Rich: That’s always uneasy—pretending no one else listens. I do every once and a while so I can feel more comfortable. But it’s always such a pleasant surprise. I fondly remember seeing The Force Awakens at the Ziegfeld Theater the last time it was open and being approached by a fan of the podcast, which was really delightful.
Gonzales: I kind of get noticed at conventions or something where I’m talking really loud. When that’s happened, it’s always been extremely positive. I never get any negative blowback from [the podcast], for sure.
Patches: The people who @ message me on Twitter who’ve read my work don’t use my name and are just screaming obscenities at me. Versus the people who listen to our podcast and are screaming at me, who use my name and seem to have more nuanced arguments against me.
Two-part question: what does each of you feel we need more of in 1) the film podcast world, and 2) film in general?
Ehrlich: Unless it’s [Karina Longworth’s] You Must Remember This, I tend to not want to listen to film podcasts because too much of my world is already occupied by film. But I think we [FITWR] have the map cornered on chaos. I think that just as a listener, I wouldn’t mind listening to more pre-written, well-researched podcasts about movies in ways that approach films in ways I would not naturally. And film in general? Oh, I don’t know. There are so many things to choose from.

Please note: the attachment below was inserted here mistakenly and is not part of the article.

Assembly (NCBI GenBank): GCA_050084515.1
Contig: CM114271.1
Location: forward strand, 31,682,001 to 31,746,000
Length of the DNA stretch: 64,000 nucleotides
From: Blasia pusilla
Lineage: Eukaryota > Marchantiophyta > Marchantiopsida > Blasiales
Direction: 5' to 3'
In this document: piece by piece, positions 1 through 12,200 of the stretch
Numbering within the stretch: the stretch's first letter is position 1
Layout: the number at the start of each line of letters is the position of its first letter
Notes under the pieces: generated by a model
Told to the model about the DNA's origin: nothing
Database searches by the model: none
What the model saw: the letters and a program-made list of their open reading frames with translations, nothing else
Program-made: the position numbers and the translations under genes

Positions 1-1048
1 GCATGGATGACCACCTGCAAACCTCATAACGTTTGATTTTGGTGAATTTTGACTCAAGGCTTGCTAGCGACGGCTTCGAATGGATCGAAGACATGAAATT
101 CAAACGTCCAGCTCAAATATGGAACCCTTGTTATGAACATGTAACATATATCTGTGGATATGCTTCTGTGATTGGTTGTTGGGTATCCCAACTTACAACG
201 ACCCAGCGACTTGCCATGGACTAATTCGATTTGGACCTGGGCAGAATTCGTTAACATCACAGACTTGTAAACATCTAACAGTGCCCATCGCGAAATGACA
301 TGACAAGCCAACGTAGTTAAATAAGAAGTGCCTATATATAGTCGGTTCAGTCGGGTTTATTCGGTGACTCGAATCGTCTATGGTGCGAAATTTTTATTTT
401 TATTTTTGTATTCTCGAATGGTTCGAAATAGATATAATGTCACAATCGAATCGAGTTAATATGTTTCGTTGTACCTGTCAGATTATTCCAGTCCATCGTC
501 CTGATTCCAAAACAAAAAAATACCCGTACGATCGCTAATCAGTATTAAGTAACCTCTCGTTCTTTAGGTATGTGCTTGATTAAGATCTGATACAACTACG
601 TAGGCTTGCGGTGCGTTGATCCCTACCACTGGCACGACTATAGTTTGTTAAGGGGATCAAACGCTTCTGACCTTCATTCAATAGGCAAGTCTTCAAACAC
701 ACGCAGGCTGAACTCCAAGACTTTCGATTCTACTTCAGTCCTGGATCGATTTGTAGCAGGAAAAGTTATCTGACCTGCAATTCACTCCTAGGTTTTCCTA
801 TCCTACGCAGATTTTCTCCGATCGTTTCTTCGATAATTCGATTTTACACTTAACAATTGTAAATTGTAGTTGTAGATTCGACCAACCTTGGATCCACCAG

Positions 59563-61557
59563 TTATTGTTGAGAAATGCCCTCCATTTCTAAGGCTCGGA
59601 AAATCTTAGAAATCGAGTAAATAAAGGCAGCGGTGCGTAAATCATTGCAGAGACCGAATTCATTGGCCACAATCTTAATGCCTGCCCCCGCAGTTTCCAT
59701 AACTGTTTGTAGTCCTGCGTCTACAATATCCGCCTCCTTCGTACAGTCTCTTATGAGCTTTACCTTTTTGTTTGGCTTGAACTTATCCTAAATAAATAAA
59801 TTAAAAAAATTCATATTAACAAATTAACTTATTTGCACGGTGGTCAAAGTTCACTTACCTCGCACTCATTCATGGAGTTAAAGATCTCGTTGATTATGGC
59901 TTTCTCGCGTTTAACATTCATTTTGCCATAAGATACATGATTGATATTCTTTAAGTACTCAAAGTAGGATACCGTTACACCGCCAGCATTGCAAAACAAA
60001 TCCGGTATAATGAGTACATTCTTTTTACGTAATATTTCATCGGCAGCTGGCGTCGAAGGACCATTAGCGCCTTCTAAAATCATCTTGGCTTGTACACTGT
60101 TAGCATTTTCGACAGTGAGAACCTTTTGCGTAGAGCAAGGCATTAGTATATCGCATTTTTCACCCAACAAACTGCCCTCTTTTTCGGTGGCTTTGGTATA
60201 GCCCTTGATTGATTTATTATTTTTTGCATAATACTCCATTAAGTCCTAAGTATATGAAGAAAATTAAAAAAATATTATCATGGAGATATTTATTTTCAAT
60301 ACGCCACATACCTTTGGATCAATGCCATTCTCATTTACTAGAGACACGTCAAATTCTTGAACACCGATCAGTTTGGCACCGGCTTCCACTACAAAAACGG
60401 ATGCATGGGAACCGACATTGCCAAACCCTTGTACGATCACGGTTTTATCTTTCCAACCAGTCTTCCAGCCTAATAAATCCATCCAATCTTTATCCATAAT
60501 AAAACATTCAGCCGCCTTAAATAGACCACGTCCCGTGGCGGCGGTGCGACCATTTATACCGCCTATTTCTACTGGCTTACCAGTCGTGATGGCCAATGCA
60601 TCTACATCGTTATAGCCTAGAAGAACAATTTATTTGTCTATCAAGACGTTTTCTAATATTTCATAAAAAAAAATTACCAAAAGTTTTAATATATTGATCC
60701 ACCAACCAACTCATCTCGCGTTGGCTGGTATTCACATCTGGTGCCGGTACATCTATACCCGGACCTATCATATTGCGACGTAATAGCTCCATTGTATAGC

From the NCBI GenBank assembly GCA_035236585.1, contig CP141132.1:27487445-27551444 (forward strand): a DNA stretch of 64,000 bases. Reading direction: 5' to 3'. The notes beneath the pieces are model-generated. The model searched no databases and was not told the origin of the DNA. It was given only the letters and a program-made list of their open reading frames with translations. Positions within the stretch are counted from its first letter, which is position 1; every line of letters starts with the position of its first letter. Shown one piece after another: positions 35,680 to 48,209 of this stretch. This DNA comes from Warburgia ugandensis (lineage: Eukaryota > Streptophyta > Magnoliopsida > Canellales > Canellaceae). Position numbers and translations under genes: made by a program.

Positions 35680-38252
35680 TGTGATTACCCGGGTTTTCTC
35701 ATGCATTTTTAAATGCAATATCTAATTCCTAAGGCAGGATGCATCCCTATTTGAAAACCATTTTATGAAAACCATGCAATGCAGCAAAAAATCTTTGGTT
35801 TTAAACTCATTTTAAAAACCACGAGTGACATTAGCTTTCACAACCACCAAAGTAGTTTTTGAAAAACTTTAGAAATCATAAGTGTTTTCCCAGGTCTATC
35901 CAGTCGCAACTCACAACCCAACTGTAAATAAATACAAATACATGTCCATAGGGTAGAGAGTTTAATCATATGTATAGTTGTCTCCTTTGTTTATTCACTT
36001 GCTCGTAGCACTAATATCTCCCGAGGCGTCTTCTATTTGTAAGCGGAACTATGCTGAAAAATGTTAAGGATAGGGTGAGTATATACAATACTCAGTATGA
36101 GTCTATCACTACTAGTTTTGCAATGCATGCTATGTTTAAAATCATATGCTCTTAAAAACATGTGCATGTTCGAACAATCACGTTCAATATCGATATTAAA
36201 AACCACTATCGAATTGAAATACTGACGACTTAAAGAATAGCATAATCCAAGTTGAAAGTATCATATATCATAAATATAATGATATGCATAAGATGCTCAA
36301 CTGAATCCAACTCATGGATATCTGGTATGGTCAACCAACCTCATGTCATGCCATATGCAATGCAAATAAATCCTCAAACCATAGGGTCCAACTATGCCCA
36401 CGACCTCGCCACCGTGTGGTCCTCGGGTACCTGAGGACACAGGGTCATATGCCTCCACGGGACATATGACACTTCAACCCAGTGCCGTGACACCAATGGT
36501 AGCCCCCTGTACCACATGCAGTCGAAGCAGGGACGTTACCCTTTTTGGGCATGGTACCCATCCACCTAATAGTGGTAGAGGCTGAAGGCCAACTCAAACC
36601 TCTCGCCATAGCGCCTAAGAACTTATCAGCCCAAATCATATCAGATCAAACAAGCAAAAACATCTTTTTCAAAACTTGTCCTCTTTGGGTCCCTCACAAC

Patches: Fewer Marvel movies!
Ehrlich: No, I’d say more studio movies that cost less. The film world is divided right now between mega blockbusters and micro-budget film, and the middle has completely fallen out. So it’s heartening that something like The Girl on the Train on a $45 million budget—which is not terribly expensive relative to other studio films—do well at the box office. I would like to see more 20, 25, 30 million dollar movies.